Which, in our mind, answers the question about what these guys - Abate, Bird Mancini, Chillgroove, Chuck U, The Daly Blues, Doctor X, Bonnie Gordon, Andy Hollinger, Thea Hopkins, Clara Kebabian, Kitchen, Margaux, Mr. Curt Ensemble, Pastiche, Glenn Williams and The Lowbudget Allstars - are doing on the CD. Reinventing what we all know pretty well, putting a different spin on classics and, well, some not so classics. "Revolution No. 9"? Not a song I'd thought see covered. Come to think of it, in these MP3 download days can you imagine that as a download purchase? Yes, I'll spend $.99 for this! Of course, you do get a lot of minutes, bang for the buck. I remember playing this when I was a college radio DJ - ah, the days - both forward and backward (for the Paul is Dead clues, and there were some believe me) and thinking in its throwaway/avant-garde way it's as much a key part of the White Album as "Honey Pie," "Back in the USSR" or "Helter Skelter," the Manson Family theme. (Sorry, couldn't resist; if you grew up in those days you can't take the White Album outta Manson and Manson outta the White Album. Not that Charlie's creepy crawlies could spell the world Helter right, but that's another topic ...)

But what about this CD and this night of music? Casey, who runs Lowbudget Records says, "The idea for the CD came about when a friend, Kris Liberman, noted that we all seem to include at least one Beatle tune in each of our live acts and wouldn't it be great to collect them all on one album? It'd be a great way for each artist to get his music out to a wider audience, and it'd also be a great way of illustrating the strength of the Beatles' compositions. Everyone immediately got busy in their studios and started polishing the tracks." Casey took on the role of executive producer and the two-track mixdowns of all the songs started trickling into his Kon Tiki Lounge studio, where he mastered and sequenced the CD.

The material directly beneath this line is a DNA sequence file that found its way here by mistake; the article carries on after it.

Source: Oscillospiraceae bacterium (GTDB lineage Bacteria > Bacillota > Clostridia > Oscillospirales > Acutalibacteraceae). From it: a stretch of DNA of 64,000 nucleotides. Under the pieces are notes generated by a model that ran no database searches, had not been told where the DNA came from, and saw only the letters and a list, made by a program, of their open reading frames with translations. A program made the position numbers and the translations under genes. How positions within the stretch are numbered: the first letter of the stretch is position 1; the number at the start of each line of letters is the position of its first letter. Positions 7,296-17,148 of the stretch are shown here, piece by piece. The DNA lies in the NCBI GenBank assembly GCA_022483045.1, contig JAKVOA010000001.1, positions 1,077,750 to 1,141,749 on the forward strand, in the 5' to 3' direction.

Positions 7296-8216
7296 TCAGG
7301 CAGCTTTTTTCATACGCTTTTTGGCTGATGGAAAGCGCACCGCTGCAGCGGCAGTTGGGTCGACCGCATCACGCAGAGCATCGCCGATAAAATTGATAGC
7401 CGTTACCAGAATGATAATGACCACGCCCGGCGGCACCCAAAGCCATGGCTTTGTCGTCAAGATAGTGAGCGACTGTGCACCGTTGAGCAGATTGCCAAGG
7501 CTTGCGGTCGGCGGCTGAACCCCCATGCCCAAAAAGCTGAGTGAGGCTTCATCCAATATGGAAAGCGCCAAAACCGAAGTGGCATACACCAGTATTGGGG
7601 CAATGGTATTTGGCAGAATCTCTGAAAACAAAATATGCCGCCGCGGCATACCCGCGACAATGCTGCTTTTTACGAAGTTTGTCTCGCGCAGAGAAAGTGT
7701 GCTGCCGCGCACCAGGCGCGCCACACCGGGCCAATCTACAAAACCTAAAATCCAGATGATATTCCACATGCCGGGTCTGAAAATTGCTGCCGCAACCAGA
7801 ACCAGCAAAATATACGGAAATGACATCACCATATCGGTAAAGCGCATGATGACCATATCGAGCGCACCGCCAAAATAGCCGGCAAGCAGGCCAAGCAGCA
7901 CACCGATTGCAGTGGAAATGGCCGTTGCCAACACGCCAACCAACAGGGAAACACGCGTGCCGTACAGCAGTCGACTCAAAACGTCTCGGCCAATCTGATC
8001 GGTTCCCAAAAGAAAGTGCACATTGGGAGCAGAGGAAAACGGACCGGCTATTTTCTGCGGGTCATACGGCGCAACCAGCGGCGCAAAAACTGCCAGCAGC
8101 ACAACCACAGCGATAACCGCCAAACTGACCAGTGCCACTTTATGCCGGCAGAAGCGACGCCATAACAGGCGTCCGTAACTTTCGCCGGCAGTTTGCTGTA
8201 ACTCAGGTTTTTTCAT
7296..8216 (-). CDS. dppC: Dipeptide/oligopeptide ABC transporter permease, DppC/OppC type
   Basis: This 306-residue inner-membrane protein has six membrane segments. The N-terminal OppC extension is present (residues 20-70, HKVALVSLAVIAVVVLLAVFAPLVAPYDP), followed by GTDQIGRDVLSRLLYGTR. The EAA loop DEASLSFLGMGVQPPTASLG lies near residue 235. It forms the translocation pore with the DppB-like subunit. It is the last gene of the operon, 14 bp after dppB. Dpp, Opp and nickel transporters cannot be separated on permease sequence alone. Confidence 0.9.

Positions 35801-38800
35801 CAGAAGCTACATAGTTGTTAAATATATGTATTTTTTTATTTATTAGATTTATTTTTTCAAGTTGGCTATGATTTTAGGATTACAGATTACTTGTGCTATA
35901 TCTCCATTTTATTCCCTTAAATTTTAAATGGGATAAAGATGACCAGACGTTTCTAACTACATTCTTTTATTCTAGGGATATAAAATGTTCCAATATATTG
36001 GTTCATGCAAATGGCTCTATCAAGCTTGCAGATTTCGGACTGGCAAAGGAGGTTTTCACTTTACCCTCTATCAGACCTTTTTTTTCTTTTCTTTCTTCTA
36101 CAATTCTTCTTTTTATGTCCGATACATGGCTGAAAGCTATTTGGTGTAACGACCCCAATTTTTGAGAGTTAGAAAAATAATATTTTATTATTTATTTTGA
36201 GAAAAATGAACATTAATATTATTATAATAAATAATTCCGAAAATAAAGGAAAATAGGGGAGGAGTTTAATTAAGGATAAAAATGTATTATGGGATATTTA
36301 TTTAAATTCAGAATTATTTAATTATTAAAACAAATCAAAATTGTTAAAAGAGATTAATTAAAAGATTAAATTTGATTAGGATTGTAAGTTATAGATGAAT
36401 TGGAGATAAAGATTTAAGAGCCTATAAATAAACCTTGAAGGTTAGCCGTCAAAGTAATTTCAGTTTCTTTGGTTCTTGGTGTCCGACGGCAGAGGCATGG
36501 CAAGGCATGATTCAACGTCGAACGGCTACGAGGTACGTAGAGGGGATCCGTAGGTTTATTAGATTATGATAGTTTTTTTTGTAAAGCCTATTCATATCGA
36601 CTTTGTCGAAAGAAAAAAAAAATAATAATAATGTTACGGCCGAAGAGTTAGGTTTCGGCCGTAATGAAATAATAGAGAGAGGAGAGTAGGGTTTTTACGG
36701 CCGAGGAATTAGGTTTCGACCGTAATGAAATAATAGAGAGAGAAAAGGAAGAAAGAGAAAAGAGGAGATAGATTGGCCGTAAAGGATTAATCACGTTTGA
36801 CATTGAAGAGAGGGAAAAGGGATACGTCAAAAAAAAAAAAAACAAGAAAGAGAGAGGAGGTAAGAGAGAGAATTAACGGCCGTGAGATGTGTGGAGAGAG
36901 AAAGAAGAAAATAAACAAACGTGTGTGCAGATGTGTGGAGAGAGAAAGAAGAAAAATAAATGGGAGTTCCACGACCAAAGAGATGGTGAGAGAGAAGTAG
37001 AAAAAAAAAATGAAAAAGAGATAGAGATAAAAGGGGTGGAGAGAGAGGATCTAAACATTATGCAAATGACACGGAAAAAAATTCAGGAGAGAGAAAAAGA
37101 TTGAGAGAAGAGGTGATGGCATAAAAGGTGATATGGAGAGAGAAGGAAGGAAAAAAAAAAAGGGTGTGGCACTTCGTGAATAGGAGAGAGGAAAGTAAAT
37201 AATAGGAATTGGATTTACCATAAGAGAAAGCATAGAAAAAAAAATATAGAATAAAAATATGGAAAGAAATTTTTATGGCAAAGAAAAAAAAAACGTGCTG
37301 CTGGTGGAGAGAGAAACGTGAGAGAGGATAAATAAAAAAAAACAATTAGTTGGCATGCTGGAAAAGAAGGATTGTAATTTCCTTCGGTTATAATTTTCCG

"One of the highlights of both the Johnny D's show and the CD is the live recording of 'A Day In The Life,' a note-for-note copy of the famous Sgt Pepper track, including the orchestral crescendo and the famous piano chord at the end. It's a bit of a shock to hear the crowd go wild after the first crescendo, since it sounds so much like the original studio recording."

And so, Casey continues, stating the obvious, "Let's face it, a night full of Beatles is almost always guaranteed to be a splendid time for all. And considering their hectic schedules, it's amazing that all but two of the artists on the CD will be able to make the gig."

Starts at 8.

- Jim Sullivan,


and more
Across Their Universe Record Release Party
Johnny D’s, Somerville, MA